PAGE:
I tried to scream, to escape, but to no avail. I could feel their cold hands upon me, pulling downward, ever downward—
I awoke with a start to find the worried eyes of Sherlock Holmes looking down upon me.
“Watson?” he said, quietly this time.
I gasped for air and found myself both profoundly relieved and terribly embarrassed. “I’m sorry, Holmes,” I finally managed to rasp. “I should have realized I would disturb you. Let me—”
I began to struggle with the bedclothes in an attempt to rise, to get away from my humiliation at Holmes’ witnessing of my weakness. Holmes, however, pulled me to him, placing my head upon his chest and holding me tight. Despite myself, I began to feel my tension drain.
“As you know,” he said quietly, his hand gently stroking my hair, “I am no stranger to nightmares. How long have you been suffering so?”
I snorted. “Four years now. Give or take.”
His hand stilled for a moment and then resumed its caress. “You deal with the day-to-day horrors that I never see, my dear doctor. I think, of the two of us, you really are the hero in this tale.”
I did not know what to say. I raised my head to look at him, our faces inches from each other. He looked at my lips as I looked at his, then our gazes met once more.
The first kiss was gentle, tender. Holmes cupped my chin and brought his lips to mine. I breathed a sigh of relief mixed with longing. I felt more comfort lying in that bed with Holmes than I had at any time since the War started, possibly even longer than that.
Our kisses remained slow and gentle. It was, after all, the middle of the night, and we moved at a pace appropriate for both our age and our bone-infused weariness. Yet kissing Holmes was, as always, a sensual delight. I thought, briefly, about how very appropriate it felt when I lay with Holmes and how there had been no one else in my life who had made me feel so complete. I was more than myself when I was with Holmes, whether assisting on his cases or reading in our sitting room. Or even, as like now, making love.
Then Holmes’ kisses began to trail down my neck and I ceased thinking at all.
He helped me to remove my pajamas and then tenderly kissed my chest, my nipples, my stomach, moving his way inexorably down my body. My breath was faster and my passion rising. When he finally took my manhood in his mouth, slowly teasing me, I was mad with desire for him.
But it wasn’t enough. I needed to feel him, to taste him, to be one with him. I managed to convince him to turn around and remove his nightshirt. As he returned to his endeavor, I took him in my mouth, reveling in the fact that he was as hard and needy for me as I was for him.
Time stopped. All thoughts of war and horror and nightmares faded away. I was one with Holmes—my lover, my partner, my friend. We held each other in a tight line, suckling each other, fueling our desire, our lust, our need, and, ultimately, our love.
I have always enjoyed having Holmes in my mouth while I was in his. It felt like a complete circle of passion, of longing. Our pleasure spiraled, and I lost myself in this moment of brief perfection.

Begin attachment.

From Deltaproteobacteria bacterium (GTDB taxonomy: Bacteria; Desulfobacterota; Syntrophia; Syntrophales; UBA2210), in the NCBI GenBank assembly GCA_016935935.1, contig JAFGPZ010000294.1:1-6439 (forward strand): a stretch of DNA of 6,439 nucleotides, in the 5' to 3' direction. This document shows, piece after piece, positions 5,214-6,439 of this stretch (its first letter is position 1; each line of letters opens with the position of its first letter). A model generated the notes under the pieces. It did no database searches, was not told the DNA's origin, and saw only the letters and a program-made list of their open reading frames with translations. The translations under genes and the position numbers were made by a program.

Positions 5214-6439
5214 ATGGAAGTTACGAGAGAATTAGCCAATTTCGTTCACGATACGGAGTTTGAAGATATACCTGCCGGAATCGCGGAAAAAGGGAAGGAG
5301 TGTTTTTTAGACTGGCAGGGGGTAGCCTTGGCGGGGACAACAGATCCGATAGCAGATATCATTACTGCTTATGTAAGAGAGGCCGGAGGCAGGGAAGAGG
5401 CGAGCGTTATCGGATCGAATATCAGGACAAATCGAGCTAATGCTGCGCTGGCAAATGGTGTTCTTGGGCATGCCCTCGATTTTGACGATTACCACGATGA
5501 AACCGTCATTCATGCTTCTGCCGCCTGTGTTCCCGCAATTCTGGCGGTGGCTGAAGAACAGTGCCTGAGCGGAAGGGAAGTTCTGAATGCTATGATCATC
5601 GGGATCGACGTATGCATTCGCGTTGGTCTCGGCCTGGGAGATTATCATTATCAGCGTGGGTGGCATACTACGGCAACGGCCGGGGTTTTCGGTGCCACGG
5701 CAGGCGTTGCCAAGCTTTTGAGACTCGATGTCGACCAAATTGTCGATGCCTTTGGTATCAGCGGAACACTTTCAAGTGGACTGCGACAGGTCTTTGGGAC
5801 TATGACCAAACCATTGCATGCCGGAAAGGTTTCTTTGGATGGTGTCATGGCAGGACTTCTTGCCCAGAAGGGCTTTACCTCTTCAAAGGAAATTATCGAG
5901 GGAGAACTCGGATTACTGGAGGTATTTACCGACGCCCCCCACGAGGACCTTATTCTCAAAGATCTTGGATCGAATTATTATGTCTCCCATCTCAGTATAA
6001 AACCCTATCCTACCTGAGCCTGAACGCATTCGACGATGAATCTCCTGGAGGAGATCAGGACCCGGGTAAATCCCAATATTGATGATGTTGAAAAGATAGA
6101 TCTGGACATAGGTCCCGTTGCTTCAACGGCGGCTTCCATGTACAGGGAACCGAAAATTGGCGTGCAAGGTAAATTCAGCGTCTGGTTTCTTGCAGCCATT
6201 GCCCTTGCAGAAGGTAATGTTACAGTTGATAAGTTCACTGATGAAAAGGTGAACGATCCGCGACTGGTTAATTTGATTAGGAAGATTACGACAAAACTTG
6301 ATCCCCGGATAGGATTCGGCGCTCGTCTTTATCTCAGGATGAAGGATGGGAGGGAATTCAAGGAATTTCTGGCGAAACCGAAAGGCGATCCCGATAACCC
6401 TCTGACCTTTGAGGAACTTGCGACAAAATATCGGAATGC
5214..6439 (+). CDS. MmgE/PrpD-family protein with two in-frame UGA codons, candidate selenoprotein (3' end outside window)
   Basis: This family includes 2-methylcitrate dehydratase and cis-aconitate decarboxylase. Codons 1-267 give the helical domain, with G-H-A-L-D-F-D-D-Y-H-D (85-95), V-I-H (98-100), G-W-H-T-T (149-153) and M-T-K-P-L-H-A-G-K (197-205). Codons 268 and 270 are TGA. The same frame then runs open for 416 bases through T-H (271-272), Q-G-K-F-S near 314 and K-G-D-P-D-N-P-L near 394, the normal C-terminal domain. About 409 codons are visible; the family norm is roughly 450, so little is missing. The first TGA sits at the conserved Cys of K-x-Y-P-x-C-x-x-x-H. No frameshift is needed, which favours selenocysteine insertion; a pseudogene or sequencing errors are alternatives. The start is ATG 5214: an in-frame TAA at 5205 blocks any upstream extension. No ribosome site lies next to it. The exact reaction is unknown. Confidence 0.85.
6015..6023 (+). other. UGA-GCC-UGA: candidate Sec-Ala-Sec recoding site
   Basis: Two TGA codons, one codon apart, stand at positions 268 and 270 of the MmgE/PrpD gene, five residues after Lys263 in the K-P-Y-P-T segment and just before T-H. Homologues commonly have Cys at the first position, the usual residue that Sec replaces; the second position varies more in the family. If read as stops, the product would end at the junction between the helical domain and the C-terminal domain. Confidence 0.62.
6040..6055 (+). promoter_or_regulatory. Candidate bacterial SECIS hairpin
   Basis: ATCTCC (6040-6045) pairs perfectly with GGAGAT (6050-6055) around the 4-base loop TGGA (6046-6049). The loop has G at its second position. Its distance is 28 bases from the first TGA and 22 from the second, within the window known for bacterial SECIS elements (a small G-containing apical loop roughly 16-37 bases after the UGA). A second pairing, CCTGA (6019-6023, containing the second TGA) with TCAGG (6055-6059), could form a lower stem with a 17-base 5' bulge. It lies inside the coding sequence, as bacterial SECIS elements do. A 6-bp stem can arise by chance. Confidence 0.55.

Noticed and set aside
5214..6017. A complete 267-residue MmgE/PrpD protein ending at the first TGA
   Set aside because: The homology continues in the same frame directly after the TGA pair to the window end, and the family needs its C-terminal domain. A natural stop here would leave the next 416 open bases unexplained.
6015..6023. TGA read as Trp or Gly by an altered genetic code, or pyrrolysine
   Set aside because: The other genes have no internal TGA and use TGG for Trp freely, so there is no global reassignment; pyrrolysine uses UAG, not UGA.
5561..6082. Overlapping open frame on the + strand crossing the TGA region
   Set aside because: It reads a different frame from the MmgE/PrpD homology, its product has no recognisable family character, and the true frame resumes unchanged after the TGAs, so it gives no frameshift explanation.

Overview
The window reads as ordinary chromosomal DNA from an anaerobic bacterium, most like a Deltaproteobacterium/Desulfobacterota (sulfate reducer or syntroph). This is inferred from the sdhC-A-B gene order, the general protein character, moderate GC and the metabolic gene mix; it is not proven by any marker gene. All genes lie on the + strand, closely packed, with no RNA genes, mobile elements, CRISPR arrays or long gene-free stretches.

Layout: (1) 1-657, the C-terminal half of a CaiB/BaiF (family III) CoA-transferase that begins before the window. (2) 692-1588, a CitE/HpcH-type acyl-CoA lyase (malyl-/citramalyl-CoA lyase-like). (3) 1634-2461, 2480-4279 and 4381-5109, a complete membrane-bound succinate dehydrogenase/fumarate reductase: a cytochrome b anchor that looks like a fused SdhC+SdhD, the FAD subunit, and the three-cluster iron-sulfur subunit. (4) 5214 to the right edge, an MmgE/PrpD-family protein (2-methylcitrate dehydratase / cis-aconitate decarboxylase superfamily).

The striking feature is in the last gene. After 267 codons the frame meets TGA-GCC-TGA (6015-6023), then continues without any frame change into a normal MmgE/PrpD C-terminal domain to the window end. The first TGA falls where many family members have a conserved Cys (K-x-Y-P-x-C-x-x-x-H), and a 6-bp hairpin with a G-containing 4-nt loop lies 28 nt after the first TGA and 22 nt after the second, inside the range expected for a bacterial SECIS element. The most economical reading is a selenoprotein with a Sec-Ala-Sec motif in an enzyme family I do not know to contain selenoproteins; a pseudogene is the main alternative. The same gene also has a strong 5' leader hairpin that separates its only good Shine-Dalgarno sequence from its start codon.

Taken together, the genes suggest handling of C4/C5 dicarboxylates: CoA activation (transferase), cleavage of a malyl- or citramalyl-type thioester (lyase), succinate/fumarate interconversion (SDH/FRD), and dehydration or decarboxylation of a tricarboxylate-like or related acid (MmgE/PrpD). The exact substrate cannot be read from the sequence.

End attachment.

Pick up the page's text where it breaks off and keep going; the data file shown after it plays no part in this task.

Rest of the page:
Eventually it had to end. I lay back, sated, content, yet slightly bereft as reality came crashing back again. Fortunately Holmes turned around and lay back down beside me, kissing me gently. I would not have had the energy to make such a move.
I do not know if I clung to him or he to me, but we held each other tight as I lay my head upon his chest, listening to his heartbeat.
The next sound I heard was the unpleasantness of my alarm clock. Holmes looked startled as he awoke. I turned off the bell then smoothed his brow. I ran my fingers through his hair.
“Hush,” said I. “Go back to sleep. I just have to get ready to return to the hospital.”
“It is awfully early,” Holmes complained, glaring at the darkness out the window.
I smiled. “I know. Believe me, I know.” I kissed his forehead and slipped out of bed, making my way to the washroom to prepare for the long day ahead.
When I returned, Holmes was sitting up. The grey light of pre-dawn was now shimmering through the window, illuminating his pale bare chest, his grey hair, his grey eyes. I stopped at the foot of the bed to take in the sight. He looked utterly beautiful to me.
He gazed at me quizzically.
“You’ll be gone by the time I leave the hospital tonight, won’t you?” I managed to ask.
“I will not see you again during the War, will I?”
He shook his head. “It is doubtful.”
A painful lump developed in my throat. I came to the head of the bed; Holmes watched me closely all the while. I leaned down and kissed him violently, passionately, desperately.
“I do not know how much longer I can do this,” I admitted brokenly.
He grabbed my hand, twining our fingers, then reached out with his other hand to stroke my face. “Do not give up hope, Watson. You always provided me with such an unending supply of it. This War will end. I swear to you. Our offensive is working, the end will come. Just hold on a little bit longer and have faith, my dear Watson. For me.”
I smiled and nodded. “For you, Holmes. I would do anything for you. Even continue to hope.”
He leaned up and we kissed again, more gently this time, an affirmation of our commitment to each other.
“I will see you after the War, Watson.”
“I will be waiting for you.”
I turned to leave but stopped at the door. “Stay here as long as you need to, Holmes. No one will bother you.”
“Thank you. Take care of yourself, Watson.”
I smiled. “You too, Holmes.”
I turned and left the building, walking out into the breaking dawn. My step was lighter than it had been in years.